I feel very confident that this is merely a small bump in the road to marriage equality. This should be a done deal within a few weeks.

    Posted by: Zeke | May 20, 2009 5:16:34 PM

  9. Make that "REDUNDANT".

    Posted by: Zeke | May 20, 2009 5:17:34 PM

  10. "this is why we can't let up until it's a done deal. it ain't over til it's over, they say. yet time and again lgbt people are so complacent and apathetic."

    Who's letting up? I'm sure that NH Freedom to Marry and its volunteers have no plans to let up, any more than we were willing to let up amid the setbacks in VT. It's insulting to the people of NH who have worked as hard as the people of VT and ME to make New England a marriage equality zone. Branding all gay people as interested only in American Idol (believe it or not, one can appreciate pop culture AND be an activist) neglects all the work that went into getting the bill on the governor's desk. There is certainly room to criticize the gay community for complacency, but I don't see what happened today--rejecting a governor's amendment--as an example of that at all.

    Posted by: Ernie | May 20, 2009 5:39:36 PM

  11. Regardless of what the outcome is, I find it very demeaning that we even have to go through this process.

    Posted by: arturo | May 20, 2009 5:48:18 PM

  12. This was killed by OUR side, with at least one gay rep switching his vote because he felt bullied by the governor taking religious protections too far. It's not JUST about exempting religious people from having to officiate -- that's not controversial at all. I suspect what they objected to was the following paragraph:

    "Notwithstanding any other provision of law, a religious organization, association, or society, or any individual who is managed, directed, or supervised by or in conjunction with a religious organization, association, or society, or any nonprofit institution or organization operated, supervised, or controlled by or in conjunction with a religious organization, association, or society, shall not be required to provide services, accommodations, advantages, facilities, goods, or privileges to an individual if such request for such services, accommodations, advantages, facilities, goods, or privileges is related to the solemnization of a marriage, the celebration of a marriage, or the promotion of marriage through religious counseling, programs, courses, retreats, or housing designated for married individuals, and such solemnization, celebration, or promotion of marriage is in violation of his or her religious beliefs and faith. Any refusal to provide services, accommodations, advantages, facilities, goods, or privileges in accordance with this section shall not create any civil claim or cause of action or result in any state action to penalize or withhold benefits from such religious organization, association, or society, or any individual who is managed, directed, or supervised by or in conjunction with a religious organization, association, or society, or any nonprofit institution or organization operated, supervised, or controlled by or in conjunction with a religious organization, association, or society."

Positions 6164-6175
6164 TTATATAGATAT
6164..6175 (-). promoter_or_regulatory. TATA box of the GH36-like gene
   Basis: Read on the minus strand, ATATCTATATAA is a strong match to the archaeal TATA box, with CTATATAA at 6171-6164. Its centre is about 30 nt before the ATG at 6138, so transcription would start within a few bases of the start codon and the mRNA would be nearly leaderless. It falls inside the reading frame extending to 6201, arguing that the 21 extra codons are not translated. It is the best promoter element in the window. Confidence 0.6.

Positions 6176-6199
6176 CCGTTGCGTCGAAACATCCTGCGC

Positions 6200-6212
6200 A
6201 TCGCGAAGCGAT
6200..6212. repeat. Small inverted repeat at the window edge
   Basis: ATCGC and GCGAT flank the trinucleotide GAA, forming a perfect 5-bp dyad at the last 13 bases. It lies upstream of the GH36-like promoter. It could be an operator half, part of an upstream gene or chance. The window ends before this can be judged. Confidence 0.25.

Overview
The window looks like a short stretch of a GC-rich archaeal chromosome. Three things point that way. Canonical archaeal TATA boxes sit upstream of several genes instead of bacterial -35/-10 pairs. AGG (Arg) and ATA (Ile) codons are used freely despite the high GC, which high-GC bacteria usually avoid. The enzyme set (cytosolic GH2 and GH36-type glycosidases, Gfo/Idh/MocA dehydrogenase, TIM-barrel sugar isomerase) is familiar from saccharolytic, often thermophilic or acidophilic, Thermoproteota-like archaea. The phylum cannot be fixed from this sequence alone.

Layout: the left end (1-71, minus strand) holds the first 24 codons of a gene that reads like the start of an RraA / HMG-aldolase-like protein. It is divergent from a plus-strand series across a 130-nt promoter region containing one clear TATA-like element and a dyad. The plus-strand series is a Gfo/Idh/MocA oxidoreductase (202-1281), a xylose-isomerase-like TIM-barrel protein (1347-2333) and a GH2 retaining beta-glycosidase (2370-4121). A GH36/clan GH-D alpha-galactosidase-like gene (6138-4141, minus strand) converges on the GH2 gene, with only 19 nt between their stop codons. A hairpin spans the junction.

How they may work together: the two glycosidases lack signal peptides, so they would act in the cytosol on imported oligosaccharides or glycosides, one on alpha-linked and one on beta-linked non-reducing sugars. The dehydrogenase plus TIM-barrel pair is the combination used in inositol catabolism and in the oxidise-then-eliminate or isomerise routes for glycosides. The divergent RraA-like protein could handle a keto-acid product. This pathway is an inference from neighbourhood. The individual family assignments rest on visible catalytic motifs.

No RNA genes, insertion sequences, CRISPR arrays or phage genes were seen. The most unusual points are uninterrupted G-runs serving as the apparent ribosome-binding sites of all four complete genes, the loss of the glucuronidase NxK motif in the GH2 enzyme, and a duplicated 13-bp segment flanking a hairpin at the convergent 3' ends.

That would probably cover something like the New Jersey gazebo case, where they got tax exemptions and leased it to the public for weddings, but not to gay couples. Would it affect, say, a Catholic hospital granting visitation rights? Looks like it might to me. Adoption services? It just sounds very broad.

    Posted by: Kevinvt | May 20, 2009 5:51:02 PM

  13. I agree with Arturo.